Many people are unaware that there are significant differences in the way that the inheritance process works when transferring a property to your spouse in Spain. In this article we outline what you should know and how you might prepare.
For many people, owning a property in Spain is a dream come true. The purchase is often a shared project between partners, whether you are married or not. It’s difficult to turn your attention to what the implications might be when one of you dies.
No one likes to think about these things but it is so important to make sure that following a bereavement there are not too many obstacles to the inheritance process. When you are grieving the last thing you want is to have to sort out financial and inheritance implications.
No automatic transfer
The first thing you should be aware of is that there is no automatic transfer of a property to a spouse in Spain. When your partner dies then it is up to you to change ownership and there is a legal process that is required to do this. An inheritance deed has to be signed before the notary and this must then be registered in the Land Registry.
Secondly, you cannot sell the property until this process has been completed. Inheritors particularly need to be aware of this if they are expecting to be able to use the sale of assets to pay any inheritance tax that is owed. This applies even when you are transferring a property to your spouse in Spain. You can only sell a property if you legally own it and whilst ever you are only the owner of a portion of the property the sale cannot take place.
Whether you are married, living together or a third party is set to inherit some of your partner’s share, the inheritance process must be put into operation once one of you dies. You have six months in which to do this before you can become liable for late payment interest.
The amount of inheritance tax to pay varies depending upon the relationship of the deceased to the remaining owner and in which autonomous community the property is located. It is something that can be calculated approximately beforehand which means that you do know what to expect. If you are married then there may be no inheritance tax, or very little, to pay at all on transfer of a property to your spouse in Spain.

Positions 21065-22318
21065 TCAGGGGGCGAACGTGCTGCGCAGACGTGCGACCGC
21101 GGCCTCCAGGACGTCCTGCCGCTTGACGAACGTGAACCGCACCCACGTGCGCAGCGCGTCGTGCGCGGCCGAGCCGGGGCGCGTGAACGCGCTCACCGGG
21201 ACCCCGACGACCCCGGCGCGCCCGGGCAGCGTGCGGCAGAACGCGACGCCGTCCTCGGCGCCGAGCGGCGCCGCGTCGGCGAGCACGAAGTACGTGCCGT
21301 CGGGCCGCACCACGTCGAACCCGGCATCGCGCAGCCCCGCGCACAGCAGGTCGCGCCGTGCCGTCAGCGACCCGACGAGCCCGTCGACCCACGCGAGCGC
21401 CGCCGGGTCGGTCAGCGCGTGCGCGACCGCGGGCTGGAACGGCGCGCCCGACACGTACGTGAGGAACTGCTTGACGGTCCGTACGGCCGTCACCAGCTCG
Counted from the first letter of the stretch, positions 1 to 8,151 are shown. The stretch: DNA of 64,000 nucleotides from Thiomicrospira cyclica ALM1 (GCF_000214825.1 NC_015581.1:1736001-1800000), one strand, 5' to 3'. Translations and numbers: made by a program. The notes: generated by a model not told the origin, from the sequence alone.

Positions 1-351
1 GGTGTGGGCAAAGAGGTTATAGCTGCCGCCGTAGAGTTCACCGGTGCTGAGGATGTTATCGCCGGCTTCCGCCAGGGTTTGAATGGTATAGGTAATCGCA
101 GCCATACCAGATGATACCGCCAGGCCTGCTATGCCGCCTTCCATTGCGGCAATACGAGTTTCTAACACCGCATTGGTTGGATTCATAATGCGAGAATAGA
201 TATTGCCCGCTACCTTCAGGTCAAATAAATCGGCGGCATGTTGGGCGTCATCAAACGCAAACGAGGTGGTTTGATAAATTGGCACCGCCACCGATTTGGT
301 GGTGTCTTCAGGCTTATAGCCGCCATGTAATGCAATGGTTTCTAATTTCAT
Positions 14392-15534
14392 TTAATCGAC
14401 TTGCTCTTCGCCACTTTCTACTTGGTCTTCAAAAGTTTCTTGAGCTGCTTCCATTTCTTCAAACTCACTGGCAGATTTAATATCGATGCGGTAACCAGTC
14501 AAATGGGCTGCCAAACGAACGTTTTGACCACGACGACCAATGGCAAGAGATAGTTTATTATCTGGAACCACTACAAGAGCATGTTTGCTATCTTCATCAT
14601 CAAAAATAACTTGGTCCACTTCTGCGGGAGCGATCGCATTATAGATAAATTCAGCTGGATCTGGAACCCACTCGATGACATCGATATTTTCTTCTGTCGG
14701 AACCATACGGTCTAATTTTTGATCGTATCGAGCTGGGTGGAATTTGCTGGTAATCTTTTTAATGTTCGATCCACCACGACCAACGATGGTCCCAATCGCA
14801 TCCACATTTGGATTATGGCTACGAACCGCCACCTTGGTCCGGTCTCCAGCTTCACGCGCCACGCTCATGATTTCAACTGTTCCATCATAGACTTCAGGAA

There are four groups of inheritors:
- Children and grandchildren under the age of 21
- Children and grandchildren over the age of 21, parents, grandparents and spouse
- Brothers, sisters, uncles, aunts, cousins, parents-in-law, daughter/ son-in-law
- Anyone else
In some autonomous communities an unmarried partner might come into the ‘anyone else’ category even if you have been living together for many years. Therefore, this can have financial implications that you need to be aware of.
You should remember that inheritance tax isn’t just payable against your property. You will also have to pay tax against the transfer of money held in bank accounts, vehicles, deposits and other assets that you may have.
The good news is that there are allowances to offset any tax to pay, depending upon the relationship between you and the deceased. So, for example, in Valencia there is an allowance of 100,000€ for close relatives.
Payments up front
All payments that are as a result of the inheritance process have to be paid up front. The sales proceeds cannot be used to cover inheritance expenses as you cannot sell the property until the legal ownership has changed. However, any expenses you incur can be deducted from the amount that is taxable as a result of capital gains tax.
Because of this we strongly recommend that you take advice from a legal representative to confirm how much, if anything, inheritors will need to pay in order to ensure that they have the money available when needed. Having the correct information, and an idea of what to expect, can put your mind at ease now and can be invaluable in the future.
If you have any queries regarding transferring a property to your spouse in Spain do not hesitate to contact us today at email@example.com